WADA is also entitled to "target" riders, so if there is a rider who they suspect for some reason, they'll be tested much more frequently. Cyclists do a blood passport where they track values over time, and if something looks suspicious, they'll typically target that rider.

I believe the rules are similar for skaters, but there tends to be many fewer random tests since it is generally considered a lower risk sport. But endurance isn't the only benefit from prohibited substances. Certain drugs like clenbuterol can also help develop lean muscle.

Ziggy
06-06-2012, 04:27 AM
Question about drug tests and doping (I know nothing about this): how exactly do these tests work (I know it's a pee-in-cup thing)? Do athletes get tested at every event? Are there ever exemptions granted for certain medications (i.e. if you report in advance that you are on a long-term thing or something? I don't know) or is any indication of any substance a problem?

Just curious. No idea how any of this goes.

Basically, they randomly draw a skater to test (not sure at how many events that happens but they are randomly picked, I think) and then that skater has to pee in a cup with somebody watching them.

At high level events (Worlds, Olympics, etc.) the whole podium gets tested plus a randomly picked skater IIRC.

And at Olympics, they do blood tests too I think.

Glide2
06-06-2012, 05:38 AM
ALL.

Diuretics would cause increased water to be excreted by the kidneys, which will cause diluted urine, lowering the concentration of any and all drugs excreted into the system, including metabolites of drugs of abuse, HGH and steroids.

There is a danger to anyone who abuses furosemide because it also causes the kidneys to excrete potassium along with the excess water. Low potassium levels are a danger to cardiac function and muscle function for anyone, even a well trained athlete.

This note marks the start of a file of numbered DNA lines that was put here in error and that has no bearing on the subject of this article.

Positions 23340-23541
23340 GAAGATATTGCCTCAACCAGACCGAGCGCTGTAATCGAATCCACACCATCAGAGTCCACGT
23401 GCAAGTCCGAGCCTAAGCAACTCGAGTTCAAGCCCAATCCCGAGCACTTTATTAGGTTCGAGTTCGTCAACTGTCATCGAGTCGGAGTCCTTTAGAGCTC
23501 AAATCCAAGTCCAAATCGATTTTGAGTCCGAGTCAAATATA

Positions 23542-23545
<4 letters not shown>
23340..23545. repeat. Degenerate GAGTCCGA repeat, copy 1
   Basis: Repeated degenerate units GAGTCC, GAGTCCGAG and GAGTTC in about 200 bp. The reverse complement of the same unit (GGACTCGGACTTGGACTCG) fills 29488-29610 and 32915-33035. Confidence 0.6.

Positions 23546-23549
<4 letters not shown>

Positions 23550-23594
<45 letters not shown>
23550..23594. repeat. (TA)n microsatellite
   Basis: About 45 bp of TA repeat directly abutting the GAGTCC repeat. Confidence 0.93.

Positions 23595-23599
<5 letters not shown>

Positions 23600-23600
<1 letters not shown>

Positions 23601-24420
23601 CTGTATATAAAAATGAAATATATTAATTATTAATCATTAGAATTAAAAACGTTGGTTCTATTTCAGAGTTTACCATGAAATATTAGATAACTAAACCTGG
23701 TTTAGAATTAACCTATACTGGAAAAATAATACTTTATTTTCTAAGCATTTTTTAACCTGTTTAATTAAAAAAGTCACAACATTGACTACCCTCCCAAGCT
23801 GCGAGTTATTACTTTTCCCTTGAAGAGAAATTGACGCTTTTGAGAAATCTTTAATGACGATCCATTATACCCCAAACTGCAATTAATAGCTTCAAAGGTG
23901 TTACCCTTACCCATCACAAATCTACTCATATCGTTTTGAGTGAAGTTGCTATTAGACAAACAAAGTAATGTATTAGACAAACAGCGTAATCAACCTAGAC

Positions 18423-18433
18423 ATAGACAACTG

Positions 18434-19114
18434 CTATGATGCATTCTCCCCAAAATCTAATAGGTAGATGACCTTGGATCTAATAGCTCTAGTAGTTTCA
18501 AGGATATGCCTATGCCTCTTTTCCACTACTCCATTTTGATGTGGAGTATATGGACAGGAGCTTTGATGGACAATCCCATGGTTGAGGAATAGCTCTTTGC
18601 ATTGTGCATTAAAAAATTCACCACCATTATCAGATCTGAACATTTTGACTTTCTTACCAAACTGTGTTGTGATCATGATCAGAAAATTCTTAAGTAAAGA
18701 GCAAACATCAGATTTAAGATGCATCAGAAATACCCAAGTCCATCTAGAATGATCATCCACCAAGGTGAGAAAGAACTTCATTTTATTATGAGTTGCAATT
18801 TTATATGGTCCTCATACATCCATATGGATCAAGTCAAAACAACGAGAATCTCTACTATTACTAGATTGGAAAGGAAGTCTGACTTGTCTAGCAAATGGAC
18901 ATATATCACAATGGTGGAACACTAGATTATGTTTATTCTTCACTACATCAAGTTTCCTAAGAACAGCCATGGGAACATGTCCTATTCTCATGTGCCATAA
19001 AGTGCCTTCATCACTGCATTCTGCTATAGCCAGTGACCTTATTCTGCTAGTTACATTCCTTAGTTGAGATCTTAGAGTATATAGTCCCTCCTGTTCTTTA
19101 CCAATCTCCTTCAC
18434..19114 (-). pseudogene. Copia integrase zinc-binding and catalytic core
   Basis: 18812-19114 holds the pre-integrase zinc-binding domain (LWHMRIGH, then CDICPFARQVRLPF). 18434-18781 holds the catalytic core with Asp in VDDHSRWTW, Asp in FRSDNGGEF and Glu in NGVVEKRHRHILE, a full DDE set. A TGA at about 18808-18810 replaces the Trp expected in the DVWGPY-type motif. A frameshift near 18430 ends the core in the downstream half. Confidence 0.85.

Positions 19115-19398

When I was a college student, 21 or 22, I was given a diuretic to treat migraine headaches and high blood pressure. You have to be monitored to make sure you aren't overmedicated. The side effects I had were a day of miserable dehydration, and I turned completely flushed red. But it did lower my bp. And eventually the headaches stopped. Not that this is a reason for the skater to be taking this medication, but there are legit reasons. I hope it wasn't masking something that will harm her down the line. Haven't they learned anything from all those East German girls given substances that left them with shortened life expectancy. It's just not worth it.

cruisin
06-06-2012, 01:28 PM
Basically, they randomly draw a skater to test (not sure at how many events that happens but they are randomly picked, I think) and then that skater has to pee in a cup with somebody watching them.

They test the first place athlete(s) and then a random one. Sometimes, if the first place is a team, (sticking with skating here) only one of the pair/dance team has to be tested.